Use of locum doctors in NHS trusts in England: Analysis of routinely collected workforce data 2019-2021

Christos Grigoroglou*, Kieran Walshe, Evangelos Kontopantelis, Jane Ferguson, Gemma Stringer, Darren Ashcroft, Thomas Allen

*Corresponding author for this work

Research output: Contribution to journalArticlepeer-review

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Abstract

Objectives: Temporary doctors, known as locum doctors, play an important role in the delivery of care in the National Health Service (NHS); however, little is known about the extent of locum use in NHS trusts. This study aimed to quantify and describe locum use for all NHS trusts in England in 2019-2021.

Setting: Descriptive analyses of data on locum shifts from all NHS trusts in England in 2019-2021. Weekly data were available for the number of shifts filled by agency and bank staff and the number of shifts requested by each trust. Negative binomial models were used to investigate the association between the proportion of medical staffing provided by locums and NHS trust characteristics.

Results: In 2019, on average 4.4% of total medical staffing was provided by locums, but this varied substantially across trusts (25th-75th centile=2.2%-6.2%). Over time, on average two-thirds of locum shifts were filled by locum agencies and a third by trusts' staff banks. On average, 11.3% of shifts requested were left unfilled. In 2019-2021, the mean number of weekly shifts per trust increased by 19% (175.2-208.6) and the mean number of weekly unfilled shifts per trust increased by 54% (32.7 to 50.4). Trusts rated by the Care Quality Commission (CQC) as inadequate or requiring improvement (incidence rate ratio=1.495; 95% CI 1.191 to 1.877), and smaller trusts had a higher use of locums. Large variability was observed across regions for use of locums, proportion of shifts filled by locum agencies and unfilled shifts.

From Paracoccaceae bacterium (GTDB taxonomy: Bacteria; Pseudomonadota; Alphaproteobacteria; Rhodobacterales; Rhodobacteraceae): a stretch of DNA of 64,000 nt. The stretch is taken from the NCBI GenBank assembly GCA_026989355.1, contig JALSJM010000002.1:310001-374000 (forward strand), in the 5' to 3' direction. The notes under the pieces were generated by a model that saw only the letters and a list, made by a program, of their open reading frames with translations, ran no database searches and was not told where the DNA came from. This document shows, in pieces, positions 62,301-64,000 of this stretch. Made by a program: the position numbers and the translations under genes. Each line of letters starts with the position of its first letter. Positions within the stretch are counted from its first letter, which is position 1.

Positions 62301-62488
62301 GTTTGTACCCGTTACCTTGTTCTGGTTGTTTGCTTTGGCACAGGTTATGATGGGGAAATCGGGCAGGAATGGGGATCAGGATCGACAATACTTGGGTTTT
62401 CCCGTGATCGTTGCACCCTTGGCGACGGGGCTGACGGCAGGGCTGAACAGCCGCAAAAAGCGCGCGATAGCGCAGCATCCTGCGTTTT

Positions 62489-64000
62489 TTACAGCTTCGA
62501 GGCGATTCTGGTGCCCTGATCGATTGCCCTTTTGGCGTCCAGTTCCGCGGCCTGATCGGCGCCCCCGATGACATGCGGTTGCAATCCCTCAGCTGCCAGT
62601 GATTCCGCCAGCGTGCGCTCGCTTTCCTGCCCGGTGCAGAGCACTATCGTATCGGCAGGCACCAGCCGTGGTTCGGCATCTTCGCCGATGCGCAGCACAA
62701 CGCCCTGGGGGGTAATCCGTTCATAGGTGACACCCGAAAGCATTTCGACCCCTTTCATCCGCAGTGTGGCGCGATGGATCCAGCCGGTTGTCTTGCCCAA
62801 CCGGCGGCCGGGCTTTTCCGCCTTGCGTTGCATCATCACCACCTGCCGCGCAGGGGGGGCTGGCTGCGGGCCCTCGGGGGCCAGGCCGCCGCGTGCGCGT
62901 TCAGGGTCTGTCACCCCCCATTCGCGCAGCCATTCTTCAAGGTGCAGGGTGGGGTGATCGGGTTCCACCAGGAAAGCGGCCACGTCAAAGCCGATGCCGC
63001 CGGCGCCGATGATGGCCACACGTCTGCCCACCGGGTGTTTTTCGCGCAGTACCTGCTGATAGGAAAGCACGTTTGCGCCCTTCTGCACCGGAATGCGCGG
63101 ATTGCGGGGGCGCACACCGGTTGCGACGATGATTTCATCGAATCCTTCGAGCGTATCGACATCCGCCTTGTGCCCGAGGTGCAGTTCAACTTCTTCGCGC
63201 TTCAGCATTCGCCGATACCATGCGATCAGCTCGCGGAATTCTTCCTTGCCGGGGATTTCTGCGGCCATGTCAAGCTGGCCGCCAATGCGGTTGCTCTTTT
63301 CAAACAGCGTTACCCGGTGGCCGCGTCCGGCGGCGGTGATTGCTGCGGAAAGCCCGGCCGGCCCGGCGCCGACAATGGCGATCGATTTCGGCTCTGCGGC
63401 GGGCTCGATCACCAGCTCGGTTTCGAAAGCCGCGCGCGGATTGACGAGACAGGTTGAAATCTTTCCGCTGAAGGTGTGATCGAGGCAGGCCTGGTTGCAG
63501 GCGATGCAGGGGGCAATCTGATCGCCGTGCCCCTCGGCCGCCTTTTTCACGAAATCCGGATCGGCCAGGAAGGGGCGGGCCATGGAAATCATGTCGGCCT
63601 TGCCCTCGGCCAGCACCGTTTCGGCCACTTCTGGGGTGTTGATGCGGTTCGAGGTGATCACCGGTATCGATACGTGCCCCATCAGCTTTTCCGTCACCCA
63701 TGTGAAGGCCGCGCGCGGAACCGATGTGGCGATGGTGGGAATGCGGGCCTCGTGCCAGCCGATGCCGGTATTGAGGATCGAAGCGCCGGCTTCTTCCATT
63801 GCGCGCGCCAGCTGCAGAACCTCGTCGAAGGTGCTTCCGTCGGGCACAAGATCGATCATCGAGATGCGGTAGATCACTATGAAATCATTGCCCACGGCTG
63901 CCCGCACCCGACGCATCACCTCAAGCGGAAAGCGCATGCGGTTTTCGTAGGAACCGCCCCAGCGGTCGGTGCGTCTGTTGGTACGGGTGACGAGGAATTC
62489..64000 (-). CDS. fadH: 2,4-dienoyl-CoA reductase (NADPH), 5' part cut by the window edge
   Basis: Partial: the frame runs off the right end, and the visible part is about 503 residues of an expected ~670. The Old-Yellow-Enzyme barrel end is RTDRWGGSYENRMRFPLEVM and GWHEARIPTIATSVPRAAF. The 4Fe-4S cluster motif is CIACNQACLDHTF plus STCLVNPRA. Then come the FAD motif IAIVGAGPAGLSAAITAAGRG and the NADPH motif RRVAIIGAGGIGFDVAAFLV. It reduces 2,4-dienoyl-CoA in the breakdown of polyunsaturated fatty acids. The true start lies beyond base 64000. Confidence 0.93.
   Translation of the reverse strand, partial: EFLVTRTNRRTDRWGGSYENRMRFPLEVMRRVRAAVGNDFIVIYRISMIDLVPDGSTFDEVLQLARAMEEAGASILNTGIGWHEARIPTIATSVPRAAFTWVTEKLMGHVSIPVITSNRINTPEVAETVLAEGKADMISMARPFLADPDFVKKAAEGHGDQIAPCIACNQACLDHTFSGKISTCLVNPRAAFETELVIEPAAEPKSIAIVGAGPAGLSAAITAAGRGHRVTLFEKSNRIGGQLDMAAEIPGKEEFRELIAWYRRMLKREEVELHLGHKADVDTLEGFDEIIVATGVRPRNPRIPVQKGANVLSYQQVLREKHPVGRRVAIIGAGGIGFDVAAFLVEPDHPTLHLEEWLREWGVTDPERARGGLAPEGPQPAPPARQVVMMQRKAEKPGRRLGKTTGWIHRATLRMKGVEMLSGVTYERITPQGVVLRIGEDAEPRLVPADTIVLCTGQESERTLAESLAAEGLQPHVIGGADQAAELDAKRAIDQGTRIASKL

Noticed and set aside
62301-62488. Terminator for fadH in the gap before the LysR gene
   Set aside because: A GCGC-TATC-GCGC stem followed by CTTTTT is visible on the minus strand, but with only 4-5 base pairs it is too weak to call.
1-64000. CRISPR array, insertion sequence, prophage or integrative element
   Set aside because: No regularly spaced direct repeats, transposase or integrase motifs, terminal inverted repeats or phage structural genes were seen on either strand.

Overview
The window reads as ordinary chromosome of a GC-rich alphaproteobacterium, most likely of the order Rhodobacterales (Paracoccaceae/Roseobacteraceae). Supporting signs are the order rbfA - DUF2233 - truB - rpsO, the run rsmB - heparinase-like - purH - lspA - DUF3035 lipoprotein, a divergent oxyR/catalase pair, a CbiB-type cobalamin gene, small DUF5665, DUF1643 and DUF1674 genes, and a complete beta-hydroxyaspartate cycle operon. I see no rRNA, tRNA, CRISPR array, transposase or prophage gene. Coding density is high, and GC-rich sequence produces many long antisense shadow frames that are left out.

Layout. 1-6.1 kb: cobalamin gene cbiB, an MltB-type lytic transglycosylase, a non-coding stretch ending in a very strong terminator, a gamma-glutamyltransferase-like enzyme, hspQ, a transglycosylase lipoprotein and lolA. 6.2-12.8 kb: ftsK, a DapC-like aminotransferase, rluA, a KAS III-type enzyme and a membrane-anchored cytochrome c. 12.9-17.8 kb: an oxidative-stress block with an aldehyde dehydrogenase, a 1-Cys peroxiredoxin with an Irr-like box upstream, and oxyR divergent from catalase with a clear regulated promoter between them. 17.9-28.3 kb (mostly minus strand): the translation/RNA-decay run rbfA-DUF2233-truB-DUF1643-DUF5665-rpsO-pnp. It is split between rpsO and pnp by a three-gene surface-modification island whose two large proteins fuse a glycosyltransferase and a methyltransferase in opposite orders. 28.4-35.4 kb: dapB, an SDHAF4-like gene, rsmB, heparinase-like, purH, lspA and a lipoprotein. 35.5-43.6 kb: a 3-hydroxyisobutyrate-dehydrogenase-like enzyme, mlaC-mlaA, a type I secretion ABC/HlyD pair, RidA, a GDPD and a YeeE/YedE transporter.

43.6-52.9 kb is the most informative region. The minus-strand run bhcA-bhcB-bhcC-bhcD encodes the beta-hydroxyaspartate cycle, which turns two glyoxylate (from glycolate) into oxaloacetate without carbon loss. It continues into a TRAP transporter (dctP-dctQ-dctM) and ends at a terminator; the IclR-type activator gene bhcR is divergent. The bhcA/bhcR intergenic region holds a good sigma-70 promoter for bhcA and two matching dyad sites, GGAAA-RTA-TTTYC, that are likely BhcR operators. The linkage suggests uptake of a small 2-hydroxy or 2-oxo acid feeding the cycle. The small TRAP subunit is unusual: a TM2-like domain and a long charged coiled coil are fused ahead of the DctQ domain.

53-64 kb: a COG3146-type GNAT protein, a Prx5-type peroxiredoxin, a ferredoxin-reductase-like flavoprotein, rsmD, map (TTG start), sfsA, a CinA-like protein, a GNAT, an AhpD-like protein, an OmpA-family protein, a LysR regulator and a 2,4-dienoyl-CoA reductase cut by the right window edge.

Conclusions: There were large variations in the demand for and use of locum doctors in NHS trusts. Trusts with poor CQC ratings and smaller trusts appear to use locum doctors more intensively compared with other trust types. Unfilled shifts were at a 3-year high at the end of 2021 suggesting increased demand which may result from growing workforce shortages in NHS trusts.

Original languageEnglish
Article numbere065803
Number of pages9
JournalBMJ open
Volume13
Issue number6
DOIs
Publication statusPublished - 25 May 2023

Bibliographical note

Funding Information:
This study was funded by the National Institute for Health Research (NIHR) Health Service and Delivery Research programme (project reference number: NIHR128349).

Publisher Copyright:
© 2023 BMJ Publishing Group. All rights reserved.

Keywords

  • Health policy
  • Human resource management
  • Organisation of health services

ASJC Scopus subject areas

  • General Medicine

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